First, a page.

This week I attended and presented at the May meeting of the Wall Street Technology Association (WSTA) in New York City. The WSTA was founded in 1967 and is a not-for-profit association that focuses on providing a forum for financial industry technology professionals, vendors, service providers, and consultants to connect on technologies, operational approaches, and business issues. With over 2600 members WSTA is a great place to get insight and discuss some of the most popular trends impacting the financial services industry.

At the event I attended, the focus was on modernizing and accelerating application delivery in the context of new technologies such as cloud and mobile. As I rounded out a productive morning at the event, I think as I knew going into the event cloud is definitely here to stay, and not only is it here to stay it is ready to take us by storm (if we haven’t already been caught up in its path). However, even as more and more people start to “accept” cloud and more and more analysts produce studies on cloud telling us about level of cloud adoption rates across various industries and geographies. There is still one question I get asked time and time again. How do you know when to use cloud and for what?

Since this question is still being tentatively asked (I say tentatively because who wants to openly admit in a room full of their peers that they aren’t a cloud “guru”) I decided, based on the various discussions I have had around this topic I would make some recommendations of my own and open up the debate to my peers here.

So, when is cloud right? There are many reasons when cloud can be right, the most common of which include:

  • When you are trying to gain more flexibility e.g. using the cloud to set up on demand dev / test environments vs. waiting a long time to go through the “central IT” process
  • When you are trying to lower costs. In some cases (and not all) cloud can help you to manage your costs by reducing your initial capital expenses
  • When you are trying to increase storage, capacity etc in a refined timeframe and you do not have the ability to do so in-house
  • When you need the ability to free up IT staff to focus on other business critical activities vs. constant software updates and infrastructure management

However, one of the key questions that I believe we need to ask ourselves is not only is cloud as an infrastructure solution the right thing to do to bring us benefits, but are the applications that we want to host on the cloud (in particular in the case of public cloud) “cloud ready”? In order to answer this question here are some of the elements to look for in “cloud ready” apps:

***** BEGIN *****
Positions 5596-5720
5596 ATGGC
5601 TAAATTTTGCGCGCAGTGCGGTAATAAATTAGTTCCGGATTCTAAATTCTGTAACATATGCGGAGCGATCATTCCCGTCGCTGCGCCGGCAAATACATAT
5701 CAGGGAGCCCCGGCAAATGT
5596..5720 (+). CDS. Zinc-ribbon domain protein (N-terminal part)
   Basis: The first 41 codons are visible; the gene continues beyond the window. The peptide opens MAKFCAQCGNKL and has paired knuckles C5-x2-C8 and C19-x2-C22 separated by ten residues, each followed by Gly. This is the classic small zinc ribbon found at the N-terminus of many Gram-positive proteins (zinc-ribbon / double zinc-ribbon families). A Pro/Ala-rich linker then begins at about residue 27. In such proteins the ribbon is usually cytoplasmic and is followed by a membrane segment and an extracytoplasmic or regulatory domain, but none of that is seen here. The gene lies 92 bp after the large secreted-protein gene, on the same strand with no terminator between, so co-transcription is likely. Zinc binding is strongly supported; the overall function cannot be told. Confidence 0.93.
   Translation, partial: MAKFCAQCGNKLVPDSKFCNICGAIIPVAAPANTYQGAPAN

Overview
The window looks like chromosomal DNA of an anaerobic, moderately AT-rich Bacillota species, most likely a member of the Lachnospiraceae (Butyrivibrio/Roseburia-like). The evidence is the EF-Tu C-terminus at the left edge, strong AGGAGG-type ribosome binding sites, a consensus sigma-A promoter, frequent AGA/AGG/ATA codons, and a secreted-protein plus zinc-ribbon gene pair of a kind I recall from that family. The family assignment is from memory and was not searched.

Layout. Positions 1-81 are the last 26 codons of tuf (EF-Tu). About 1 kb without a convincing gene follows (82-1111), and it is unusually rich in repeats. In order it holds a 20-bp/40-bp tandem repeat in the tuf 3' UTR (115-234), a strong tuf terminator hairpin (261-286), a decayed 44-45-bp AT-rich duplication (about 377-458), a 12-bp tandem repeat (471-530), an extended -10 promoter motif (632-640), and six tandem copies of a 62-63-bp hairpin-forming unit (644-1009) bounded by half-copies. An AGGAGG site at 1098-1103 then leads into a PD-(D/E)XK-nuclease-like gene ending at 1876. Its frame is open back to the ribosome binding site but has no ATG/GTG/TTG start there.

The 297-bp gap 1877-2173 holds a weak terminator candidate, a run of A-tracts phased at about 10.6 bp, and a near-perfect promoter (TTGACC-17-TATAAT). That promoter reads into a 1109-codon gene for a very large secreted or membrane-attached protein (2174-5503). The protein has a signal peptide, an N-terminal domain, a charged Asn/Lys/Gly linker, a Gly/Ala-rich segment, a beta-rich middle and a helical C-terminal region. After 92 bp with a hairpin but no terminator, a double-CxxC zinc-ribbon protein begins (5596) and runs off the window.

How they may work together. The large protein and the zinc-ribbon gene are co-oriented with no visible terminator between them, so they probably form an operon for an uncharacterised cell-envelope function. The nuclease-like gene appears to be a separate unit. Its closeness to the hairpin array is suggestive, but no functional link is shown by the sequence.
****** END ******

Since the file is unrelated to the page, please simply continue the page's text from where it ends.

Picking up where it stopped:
• Performance: An under-performing application can negate the savings promised by the cloud so checking for proper performance of the application prior to deploying in the cloud can ensure you not only get your expected cost savings but can also ensure you maintain those ever important SLA.
  • Elasticity: Application elasticity drives cloud economics. Apps must be designed to scale up for agility AND down for cost savings. This also means looking at Application Workload Management solutions as part of you operations strategy.
  • Resilience: In the cloud, it is more important to anticipate and proactively handle failures so accounting for resilience in your application architecture is key.
  • Security: Cloud brings new risks for apps in a shared environment. Security should be built-in, verified and monitored. This includes access rights, data security and policy management.

For more information on this, in particular in the federal space you can go to the General Services Administration (GSA) App.Gov website:

Now, if you know my posts you know that the next sentence I will always say is that this list is by no means exhaustive, but as I am writing down these elements, I think they have brought me to what I think the real question is that I am looking to answer. Outside of the “usual suspects” such as reduce costs, increase agility etc what are the other compelling reasons why we move to cloud and what outside of the application fundamentals of “functional, performance and security” make an application “cloud ready”. Or is it the case that cloud like many before it is the next enabler for us as IT professionals to achieve our age old goals of do more with less, do it faster and cheaper and ultimately increase our agility and ability to meet market demands?